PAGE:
The Impact of Modern Equipment
Technology in sports, especially fishing, has garnered a lot of attention over time. Live sonar has significantly impacted the fishing world, especially in the techniques and skills anglers use with it. The real question is: Is technology destroying our fishery populations or is harvesting levels the issue?
When I started fishing in the sixties, we fished from the bank, canoe, or jon boat with bamboo poles, steel rods and reels, sticks for poles and cord for line. Electronics did not play a role in our fishing and catching. We had to use instinct and lessons learned overtime to fit the conditions and the waters we fished. We caught a lot of fish.
Then along came improved boating accessories and equipment, including electronic flashers. And, bam, our world changed. With this new equipment we could tell how deep it was and where the fish were between the boat and the bottom. Our fish catching abilities aided by the technology improved.
Not long after this fishing tool entered the hands of some fishermen came the paper graphs and more detailed screens and maps. At one time, I had spools of paper recordings and again, my techniques changed and catch rates improved. We caught even more fish.
Each time new and improved electronics were released, the time cycles between the improvements got shorter, and our fishing and catching rates improved. It is not surprising that we are now on upgrades and better electronics in increments of months instead of years. Cell phones are a great example of that.
If you are a fisherman that wants to go and fish for the pleasure (fun) of fishing and having some tasty crappie fillets, I recommend using the tools we have to do that without the pressures of trying to be number one. Ninety six percent of anglers don’t want to compete and only catch the biggest ones. Standard size fish still bring smiles, relaxation, food, and the pleasure of experiencing nature.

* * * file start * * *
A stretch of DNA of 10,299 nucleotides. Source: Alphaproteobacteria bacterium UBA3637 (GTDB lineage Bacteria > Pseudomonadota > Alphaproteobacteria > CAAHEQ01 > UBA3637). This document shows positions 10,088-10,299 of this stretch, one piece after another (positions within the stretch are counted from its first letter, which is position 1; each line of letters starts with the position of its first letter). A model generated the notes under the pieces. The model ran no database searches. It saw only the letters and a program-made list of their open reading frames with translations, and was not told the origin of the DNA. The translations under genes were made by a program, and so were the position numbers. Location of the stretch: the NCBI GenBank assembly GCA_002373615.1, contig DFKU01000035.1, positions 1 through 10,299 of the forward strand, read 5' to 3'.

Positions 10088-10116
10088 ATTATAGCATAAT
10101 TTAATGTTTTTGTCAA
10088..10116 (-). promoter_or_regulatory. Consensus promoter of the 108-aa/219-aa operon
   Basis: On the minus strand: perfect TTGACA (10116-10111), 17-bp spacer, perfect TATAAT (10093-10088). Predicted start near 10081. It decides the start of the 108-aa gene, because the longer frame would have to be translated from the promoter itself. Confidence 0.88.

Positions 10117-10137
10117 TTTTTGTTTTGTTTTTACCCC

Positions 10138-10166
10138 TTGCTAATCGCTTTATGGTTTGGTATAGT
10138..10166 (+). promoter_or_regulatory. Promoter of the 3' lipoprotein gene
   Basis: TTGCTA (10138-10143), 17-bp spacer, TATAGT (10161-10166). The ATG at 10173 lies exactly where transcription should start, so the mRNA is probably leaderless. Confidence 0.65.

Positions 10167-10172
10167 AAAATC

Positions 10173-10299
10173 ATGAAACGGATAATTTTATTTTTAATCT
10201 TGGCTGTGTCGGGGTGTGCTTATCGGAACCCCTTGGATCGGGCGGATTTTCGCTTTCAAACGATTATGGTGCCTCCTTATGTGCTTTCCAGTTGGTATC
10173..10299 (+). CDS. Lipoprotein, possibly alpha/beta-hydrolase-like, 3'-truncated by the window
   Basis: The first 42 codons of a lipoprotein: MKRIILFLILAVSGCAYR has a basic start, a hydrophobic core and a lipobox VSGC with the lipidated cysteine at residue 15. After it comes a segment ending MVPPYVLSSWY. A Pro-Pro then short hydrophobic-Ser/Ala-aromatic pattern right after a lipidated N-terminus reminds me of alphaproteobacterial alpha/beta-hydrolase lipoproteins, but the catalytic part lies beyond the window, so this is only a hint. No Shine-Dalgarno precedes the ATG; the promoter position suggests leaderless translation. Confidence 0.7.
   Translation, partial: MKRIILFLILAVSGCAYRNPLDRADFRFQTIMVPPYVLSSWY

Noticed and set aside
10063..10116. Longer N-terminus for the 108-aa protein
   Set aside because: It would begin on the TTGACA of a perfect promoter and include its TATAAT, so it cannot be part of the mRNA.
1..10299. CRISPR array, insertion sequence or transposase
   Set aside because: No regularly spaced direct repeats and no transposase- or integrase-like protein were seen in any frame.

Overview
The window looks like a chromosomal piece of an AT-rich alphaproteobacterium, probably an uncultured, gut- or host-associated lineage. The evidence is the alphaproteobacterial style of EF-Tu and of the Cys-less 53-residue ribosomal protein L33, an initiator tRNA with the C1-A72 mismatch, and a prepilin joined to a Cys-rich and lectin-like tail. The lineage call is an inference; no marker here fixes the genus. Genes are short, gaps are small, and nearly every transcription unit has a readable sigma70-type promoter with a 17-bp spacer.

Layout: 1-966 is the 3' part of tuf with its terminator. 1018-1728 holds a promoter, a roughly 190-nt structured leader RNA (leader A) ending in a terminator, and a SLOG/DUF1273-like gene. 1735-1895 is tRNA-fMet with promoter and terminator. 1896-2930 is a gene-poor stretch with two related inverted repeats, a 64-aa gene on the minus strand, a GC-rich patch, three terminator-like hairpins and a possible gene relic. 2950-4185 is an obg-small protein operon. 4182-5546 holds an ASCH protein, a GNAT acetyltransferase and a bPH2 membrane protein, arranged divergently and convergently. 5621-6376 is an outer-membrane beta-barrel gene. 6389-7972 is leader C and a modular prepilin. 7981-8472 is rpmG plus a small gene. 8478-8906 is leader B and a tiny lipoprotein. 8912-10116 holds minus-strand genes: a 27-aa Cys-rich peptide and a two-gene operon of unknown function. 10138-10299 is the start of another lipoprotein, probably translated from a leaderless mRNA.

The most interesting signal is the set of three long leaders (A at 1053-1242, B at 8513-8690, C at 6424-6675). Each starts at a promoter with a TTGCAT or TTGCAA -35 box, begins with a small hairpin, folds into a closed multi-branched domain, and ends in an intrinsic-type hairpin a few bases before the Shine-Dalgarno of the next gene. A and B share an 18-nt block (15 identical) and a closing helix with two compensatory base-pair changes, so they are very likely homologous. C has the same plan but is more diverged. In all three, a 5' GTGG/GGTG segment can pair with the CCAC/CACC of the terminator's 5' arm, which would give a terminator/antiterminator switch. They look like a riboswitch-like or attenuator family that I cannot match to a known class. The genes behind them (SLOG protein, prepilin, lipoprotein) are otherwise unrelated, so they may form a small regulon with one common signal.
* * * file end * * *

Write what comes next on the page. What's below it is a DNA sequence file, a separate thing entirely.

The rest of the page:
For those of us that like competition and improving our skills and techniques, having the tools is a must. This is true in any sport. But just when we think we have reached the peak of achievement, records are broken.
As far as the impact of modern electronics on the fisheries, lots of studies are ongoing on this subject but it still comes down to how many we harvest and in what sizes. Even with the prolific spawning of crappie, generations can be taken to their knees in numbers either with electronics or without. I say, let’s be good stewards of our resources and don’t blame the techniques and electronics.
As I see it, stewardship involves following the creel and size limits for the lakes and rivers we fish. It also involves reporting abuses you see to your local fish and game officers so our fisheries are kept in the proper balance.
Just as electronics have improved and keep improving, it is and will be continually important to follow and revise these limits to keep our fisheries in balance from the smallest to the largest fish in any given body of water.
Just my two cents from an old fisherman.
God Bless and Good Fishing,